Thinking for the Web and Graphics
Writing and editing for web while also doing graphics for the newscast can be a bit of a challenge because they are very different but equally important jobs.
It always takes a minute to switch my mindset between the quick and simple cutline of a graphic and AP style writing for the web.
What does remain the same though when working for the web and for the newscast is the importance of a well-written and well-edited story. Regardless of whether someone is seeing your work on a television screen or if they are reading it online, the style matters when conveying your message.
Now that I have done the web/graphics position three total times, there are certain lessons I’ve learned to ensure that the stories going out online and on-air are both of quality.
Know your newsroom
I have learned that at the beginning of the Thursday web/graphics shift, there are really great graphics people but we are lacking in web staff later in the day. Therefore, although my homework is technically due at four, it is better to knock out creating the graphics as soon as possible so that the people working graphics can create quality products. That way, once the graphics are done, I can focus my time on copy editing and creating quality stories for the web from about 2:30 pm onwards, when more people on the web team are coming in.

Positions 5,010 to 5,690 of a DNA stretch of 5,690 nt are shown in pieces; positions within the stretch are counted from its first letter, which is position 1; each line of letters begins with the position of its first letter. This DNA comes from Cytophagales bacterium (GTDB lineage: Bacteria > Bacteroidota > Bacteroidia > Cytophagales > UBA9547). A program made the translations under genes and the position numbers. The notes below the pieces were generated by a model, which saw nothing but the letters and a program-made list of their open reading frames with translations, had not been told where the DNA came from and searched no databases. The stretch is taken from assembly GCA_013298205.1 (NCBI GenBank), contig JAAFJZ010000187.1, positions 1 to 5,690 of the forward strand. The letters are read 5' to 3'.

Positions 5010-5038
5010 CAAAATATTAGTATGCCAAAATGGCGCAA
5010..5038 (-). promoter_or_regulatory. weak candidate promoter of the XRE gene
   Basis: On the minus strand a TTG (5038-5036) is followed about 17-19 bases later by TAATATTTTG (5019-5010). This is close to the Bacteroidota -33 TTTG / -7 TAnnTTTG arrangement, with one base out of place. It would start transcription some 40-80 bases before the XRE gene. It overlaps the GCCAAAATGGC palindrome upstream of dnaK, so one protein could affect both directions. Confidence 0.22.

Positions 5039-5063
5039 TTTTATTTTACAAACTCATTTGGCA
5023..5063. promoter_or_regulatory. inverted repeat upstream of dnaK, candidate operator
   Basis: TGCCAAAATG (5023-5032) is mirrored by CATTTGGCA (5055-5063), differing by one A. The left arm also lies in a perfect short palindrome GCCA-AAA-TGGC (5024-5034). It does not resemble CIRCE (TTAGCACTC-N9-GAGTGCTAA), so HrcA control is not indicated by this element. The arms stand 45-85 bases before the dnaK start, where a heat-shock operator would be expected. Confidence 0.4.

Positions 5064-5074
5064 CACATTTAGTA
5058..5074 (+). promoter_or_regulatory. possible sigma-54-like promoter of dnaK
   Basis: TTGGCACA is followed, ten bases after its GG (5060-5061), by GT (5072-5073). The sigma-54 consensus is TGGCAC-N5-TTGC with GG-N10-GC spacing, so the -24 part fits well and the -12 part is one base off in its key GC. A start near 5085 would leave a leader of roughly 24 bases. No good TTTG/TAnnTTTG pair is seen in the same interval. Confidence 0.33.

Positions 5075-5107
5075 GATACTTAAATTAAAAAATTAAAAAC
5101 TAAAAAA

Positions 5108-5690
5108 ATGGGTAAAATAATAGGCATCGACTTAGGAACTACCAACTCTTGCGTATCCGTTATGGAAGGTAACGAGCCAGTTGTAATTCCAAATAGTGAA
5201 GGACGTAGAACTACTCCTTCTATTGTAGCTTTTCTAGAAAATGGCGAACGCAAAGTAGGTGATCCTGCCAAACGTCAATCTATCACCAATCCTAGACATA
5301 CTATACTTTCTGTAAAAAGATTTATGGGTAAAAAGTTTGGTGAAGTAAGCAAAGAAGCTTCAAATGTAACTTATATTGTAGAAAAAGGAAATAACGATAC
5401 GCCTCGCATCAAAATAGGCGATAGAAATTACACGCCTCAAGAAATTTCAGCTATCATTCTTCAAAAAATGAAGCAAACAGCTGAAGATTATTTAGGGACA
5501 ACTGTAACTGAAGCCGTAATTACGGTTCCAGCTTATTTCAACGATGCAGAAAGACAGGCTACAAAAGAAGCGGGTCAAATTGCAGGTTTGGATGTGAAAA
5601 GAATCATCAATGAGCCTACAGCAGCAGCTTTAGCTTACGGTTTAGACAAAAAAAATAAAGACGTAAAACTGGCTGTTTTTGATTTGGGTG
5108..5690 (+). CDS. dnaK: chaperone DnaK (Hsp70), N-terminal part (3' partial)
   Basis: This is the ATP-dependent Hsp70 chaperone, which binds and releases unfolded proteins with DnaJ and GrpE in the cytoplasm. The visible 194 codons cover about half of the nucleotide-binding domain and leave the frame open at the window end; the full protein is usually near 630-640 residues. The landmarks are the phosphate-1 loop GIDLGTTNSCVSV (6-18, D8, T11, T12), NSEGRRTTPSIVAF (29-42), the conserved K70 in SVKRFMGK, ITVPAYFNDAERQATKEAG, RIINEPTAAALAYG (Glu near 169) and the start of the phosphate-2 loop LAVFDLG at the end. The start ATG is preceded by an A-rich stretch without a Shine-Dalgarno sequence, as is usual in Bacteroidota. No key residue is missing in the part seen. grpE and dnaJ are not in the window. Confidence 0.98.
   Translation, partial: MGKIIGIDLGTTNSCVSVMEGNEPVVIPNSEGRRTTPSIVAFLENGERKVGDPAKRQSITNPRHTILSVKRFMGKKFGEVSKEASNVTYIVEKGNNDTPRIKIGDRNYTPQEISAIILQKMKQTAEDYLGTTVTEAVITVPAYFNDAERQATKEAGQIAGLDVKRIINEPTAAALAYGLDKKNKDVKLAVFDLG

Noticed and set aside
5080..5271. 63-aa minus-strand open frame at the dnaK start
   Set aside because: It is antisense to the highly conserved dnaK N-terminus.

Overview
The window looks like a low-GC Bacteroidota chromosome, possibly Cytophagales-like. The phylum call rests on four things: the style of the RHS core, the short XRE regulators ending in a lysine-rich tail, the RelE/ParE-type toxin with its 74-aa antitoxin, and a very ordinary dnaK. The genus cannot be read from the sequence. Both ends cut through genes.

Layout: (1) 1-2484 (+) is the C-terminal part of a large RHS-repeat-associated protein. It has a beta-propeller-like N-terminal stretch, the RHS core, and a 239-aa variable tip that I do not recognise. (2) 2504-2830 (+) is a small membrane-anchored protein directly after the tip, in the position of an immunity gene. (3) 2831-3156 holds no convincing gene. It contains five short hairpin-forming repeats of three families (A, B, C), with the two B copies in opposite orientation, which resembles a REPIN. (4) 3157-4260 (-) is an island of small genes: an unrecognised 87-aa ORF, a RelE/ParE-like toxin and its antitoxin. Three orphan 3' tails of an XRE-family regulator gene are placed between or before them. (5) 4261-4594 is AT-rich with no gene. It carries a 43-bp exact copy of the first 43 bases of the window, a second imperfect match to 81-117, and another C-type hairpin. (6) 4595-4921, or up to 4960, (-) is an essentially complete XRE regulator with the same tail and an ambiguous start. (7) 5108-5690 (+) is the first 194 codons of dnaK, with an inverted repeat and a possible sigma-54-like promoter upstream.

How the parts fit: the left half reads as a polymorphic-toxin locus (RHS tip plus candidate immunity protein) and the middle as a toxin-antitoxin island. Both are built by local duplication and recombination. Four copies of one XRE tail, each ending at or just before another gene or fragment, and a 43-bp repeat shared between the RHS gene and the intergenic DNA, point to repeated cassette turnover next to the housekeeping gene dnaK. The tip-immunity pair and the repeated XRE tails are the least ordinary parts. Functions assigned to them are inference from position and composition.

When in doubt, look it up
When it comes to making graphics early, a lot of times the stories aren’t written yet. Therefore, it’s always a good idea to read up on what the news of today is so that the OTSs and Full Screens are most likely going to correlate with the written story. The same goes for the web. When writing a web story if you are unsure of something that happened, it is always best to do your research to make the story as complete as possible.
One thing that is true for both web and graphics is that if the spelling is wrong, people will get distracted and not take the information as seriously. Therefore, I highly recommend reading a printed version of the graphics and web stories to really look for spelling errors that may be harder to catch when reading them on a computer with other tabs open. Especially with the web, if the web producer doesn’t catch an error it will reflect poorly on ATVN, and therefore it is especially important to be vigilant about spelling.